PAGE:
Leo Weese, a Hong Kong-based privacy advocate, likens VPNs to a professional freight forwarder, and Shadowsocks to having a package shipped to a friend who then re-addresses the item to the real intended recipient before putting it back in the mail. The former method is more lucrative as a business, but easier for authorities to detect and shut down. The latter is makeshift, but way more discreet.

What’s more, tech-savvy Shadowsocks users often customize their settings, making it even harder for the Great Firewall to detect them wholesale.

“People use VPNs to set up inter-company links, to set up a secure network. It wasn’t designed for the circumvention of censorship,” says Larry Salibra, a Hong Kong-based privacy advocate. With Shadowsocks, he adds, “Each person can configure it to look like their own thing. That way everybody’s not using the same protocol.”

Calling all coders

If you’re a luddite, you’ll probably have a hard time setting up Shadowsocks. One common method to use it requires renting out a virtual private server (VPS) located outside of China and capable of running Shadowsocks. Then users must log in to the server using their computer’s terminal, and enter the Shadowsocks code. Next, using a Shadowsocks client app (there are many, both free and paid), users input the server location and password and access the server. After that, they can browse the internet freely.

Shadowsocks is often difficult to set up because it originated as a for-coders, by-coders tool. The software first reached the public in 2012 via Github, when a developer using the pseudonym “Clowwindy” uploaded it to the code repository. Word-of-mouth spread among other Chinese developers, as well as on Twitter, which has long been a hub for anti-firewall Chinese programmers. A community formed around Shadowsocks. Employees at some of the world’s largest tech companies—both Chinese and international—work together in their free time to maintain the software’s code. Developers have built third-party apps to run it, each touting various custom features.

 “Shadowsocks is a great invention… Until now, there’s still no evidence that it can be identified and get stopped by the Great Firewall.” 

One such developer is the creator behind Potatso, a Shadowsocks client for iOS. Based in Suzhou and employed at a US-based software company, he grew frustrated at the firewall’s block on Google and Github (the latter is blocked intermittently), both of which he relied on to code for work. He built Potatso during nights and weekends out of frustration with other Shadowsocks clients, and eventually put it in the app store.

“Shadowsocks is a great invention,” he says, asking to remain anonymous. “Until now, there’s still no evidence that it can be identified and get stopped by the Great Firewall.”

Not quite underground, not quite above ground

It’s difficult to know how many people use Shadowsocks. The developers for Potatso and Surge, another iOS client, separately told Quartz their paid apps have gathered enough downloads to make for a lucrative hobby on top of other work. But neither could estimate the popularity of the core Shadowsocks software.

Still, anecdotes suggest that the software has reached at least some people in China who aren’t professional developers. One Shadowsocks user Quartz spoke to says he relies on it to watch videos on Vimeo and YouTube. Both sites are blocked in China, but he visits regularly for his job at a production company.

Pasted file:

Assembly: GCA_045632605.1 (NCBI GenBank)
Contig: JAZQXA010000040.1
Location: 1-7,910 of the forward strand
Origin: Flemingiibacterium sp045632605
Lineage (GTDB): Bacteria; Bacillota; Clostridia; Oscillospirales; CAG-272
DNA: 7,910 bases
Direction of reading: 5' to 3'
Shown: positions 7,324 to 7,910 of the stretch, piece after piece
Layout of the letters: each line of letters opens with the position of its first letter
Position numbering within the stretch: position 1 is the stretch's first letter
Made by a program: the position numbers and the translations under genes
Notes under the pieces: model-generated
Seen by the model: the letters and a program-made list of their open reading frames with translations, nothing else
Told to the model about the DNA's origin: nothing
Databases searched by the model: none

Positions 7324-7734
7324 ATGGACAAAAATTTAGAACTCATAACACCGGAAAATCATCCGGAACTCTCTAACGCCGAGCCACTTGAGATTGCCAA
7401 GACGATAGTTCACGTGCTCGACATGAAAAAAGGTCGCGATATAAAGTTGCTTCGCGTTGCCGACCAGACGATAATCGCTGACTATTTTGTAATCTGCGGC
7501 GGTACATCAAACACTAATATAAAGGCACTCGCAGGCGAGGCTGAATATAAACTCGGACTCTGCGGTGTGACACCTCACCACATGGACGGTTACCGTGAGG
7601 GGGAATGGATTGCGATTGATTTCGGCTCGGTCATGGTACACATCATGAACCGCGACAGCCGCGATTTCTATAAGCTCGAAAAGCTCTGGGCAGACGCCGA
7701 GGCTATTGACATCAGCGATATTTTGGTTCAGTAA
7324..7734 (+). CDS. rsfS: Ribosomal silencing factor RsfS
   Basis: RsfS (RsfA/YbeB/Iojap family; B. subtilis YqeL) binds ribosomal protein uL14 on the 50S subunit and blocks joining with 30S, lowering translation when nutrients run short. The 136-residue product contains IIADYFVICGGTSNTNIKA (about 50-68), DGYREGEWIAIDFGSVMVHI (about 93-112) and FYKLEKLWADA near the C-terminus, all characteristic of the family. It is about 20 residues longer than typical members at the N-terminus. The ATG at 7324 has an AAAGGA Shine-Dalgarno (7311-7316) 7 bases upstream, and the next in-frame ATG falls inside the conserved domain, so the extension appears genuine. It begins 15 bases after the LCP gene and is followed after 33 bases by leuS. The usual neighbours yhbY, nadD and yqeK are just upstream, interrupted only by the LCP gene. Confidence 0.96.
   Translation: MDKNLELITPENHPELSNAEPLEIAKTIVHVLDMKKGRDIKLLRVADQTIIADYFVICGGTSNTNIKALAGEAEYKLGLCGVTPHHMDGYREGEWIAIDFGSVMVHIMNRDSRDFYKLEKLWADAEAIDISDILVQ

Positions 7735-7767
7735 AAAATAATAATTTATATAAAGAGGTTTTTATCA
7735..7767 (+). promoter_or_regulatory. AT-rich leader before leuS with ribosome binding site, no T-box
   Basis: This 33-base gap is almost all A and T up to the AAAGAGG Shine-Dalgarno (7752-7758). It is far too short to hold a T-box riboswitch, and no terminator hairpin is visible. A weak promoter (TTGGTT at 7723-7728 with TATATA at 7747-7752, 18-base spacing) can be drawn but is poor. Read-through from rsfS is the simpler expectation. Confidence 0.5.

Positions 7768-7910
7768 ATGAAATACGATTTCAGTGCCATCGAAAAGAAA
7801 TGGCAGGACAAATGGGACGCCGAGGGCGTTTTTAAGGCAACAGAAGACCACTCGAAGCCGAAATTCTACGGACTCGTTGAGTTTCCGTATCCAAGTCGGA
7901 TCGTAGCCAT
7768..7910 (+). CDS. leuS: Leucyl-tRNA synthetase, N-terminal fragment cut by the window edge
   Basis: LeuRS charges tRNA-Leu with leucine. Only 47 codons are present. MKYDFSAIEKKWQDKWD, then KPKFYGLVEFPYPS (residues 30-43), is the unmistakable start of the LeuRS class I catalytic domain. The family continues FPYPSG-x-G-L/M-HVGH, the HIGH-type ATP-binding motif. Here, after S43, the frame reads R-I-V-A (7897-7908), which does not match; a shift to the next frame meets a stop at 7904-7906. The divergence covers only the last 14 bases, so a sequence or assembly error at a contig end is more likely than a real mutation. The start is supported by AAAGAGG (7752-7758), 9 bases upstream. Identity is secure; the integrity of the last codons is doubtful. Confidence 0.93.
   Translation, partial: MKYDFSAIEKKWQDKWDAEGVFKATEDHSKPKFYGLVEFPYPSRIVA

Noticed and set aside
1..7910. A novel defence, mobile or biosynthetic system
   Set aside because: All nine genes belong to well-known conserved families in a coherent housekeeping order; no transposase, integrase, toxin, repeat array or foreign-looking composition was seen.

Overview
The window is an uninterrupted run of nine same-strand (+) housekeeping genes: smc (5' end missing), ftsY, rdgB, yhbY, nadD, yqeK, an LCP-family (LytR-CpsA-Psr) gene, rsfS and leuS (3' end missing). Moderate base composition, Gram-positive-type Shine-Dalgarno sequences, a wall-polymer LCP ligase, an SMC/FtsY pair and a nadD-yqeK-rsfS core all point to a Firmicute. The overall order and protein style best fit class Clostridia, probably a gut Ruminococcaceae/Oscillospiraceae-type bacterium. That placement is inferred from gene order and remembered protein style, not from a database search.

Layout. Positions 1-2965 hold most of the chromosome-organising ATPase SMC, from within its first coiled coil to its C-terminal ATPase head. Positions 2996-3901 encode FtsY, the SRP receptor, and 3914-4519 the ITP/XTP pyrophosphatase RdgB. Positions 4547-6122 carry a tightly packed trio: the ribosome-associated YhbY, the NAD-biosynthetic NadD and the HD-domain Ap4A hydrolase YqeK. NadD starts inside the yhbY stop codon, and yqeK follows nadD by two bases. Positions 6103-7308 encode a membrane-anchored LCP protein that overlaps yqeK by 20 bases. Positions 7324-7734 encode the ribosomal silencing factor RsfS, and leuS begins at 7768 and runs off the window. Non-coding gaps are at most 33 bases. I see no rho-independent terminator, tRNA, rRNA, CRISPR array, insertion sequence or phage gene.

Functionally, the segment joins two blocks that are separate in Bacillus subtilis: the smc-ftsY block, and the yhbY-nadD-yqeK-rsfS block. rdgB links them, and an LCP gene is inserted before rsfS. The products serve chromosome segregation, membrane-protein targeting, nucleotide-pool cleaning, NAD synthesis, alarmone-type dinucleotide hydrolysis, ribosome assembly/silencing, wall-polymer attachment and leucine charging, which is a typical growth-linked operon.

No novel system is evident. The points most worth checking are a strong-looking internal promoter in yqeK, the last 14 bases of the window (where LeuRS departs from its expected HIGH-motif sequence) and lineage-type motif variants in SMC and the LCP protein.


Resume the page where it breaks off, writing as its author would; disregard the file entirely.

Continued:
Another Shadowsocks user, 25-year-old Steffie Chao, told Quartz she began using the software four years ago. While preparing to study abroad, she used a VPN to access YouTube and watch university lectures. When her VPN stopped working, she searched for an alternative and discovered Shadowsocks on a Chinese-language internet forum. She ran it on her computer using some rudimentary coding skills she picked up in a class.

At the very least, Shadowsocks is widespread enough that Chinese authorities are aware of its existence. The government has made some attempts to clip its wings. In 2015, around the time of a parade in China celebrating the 70th anniversary of WWII, Clowwindy posted a messageon Github announcing he had been visited by the police, and would have to stop working on Shadowsocks. And when Apple removed dozensof firewall-jumping apps from its Chinese-facing app store, it didn’t just target VPNs—several Shadowsocks apps were removed as well, including Potatso.

Yet Shadowsocks will continue to live on. That’s in part because the code is open-source, meaning that anyone can maintain, alter it, and release it in a different form (the source code remains on Github, it’s simply more difficult to find there than it was previously).

Should Shadowsocks give us hope for freedom on China’s internet? Yes and no.

On the one hand, it’s unlikely that any Shadowsocks app will ever become as widespread as brand-name VPNs, like VyperVPN or AnchorFree. According to Weese, the privacy advocate, Shadowsocks’s underlying technology is difficult to “scale” business-wise compared to a VPN. That means that even though Shadowsocks might be a better tool for jumping the Great Firewall, VPNs will have an advantage when it comes to reaching consumers.

Not that there’s a lot of incentive for an enterprising Chinese coder to build and promote a “mainstream,” easy-to-use Shadowsocks app. After all, if it gets popular enough in China, authorities could take notice, and there could be serious consequences (link in Chinese)—or more government effort towards figuring out how to detect and block users.

Shadowsocks might not be the “perfect weapon” to defeat the Great Firewall once and for all. But it will likely lurk in the dark for some time.

 

Available on GitHub to download:

https://github.com/shadowsocks/shadowsocks-windows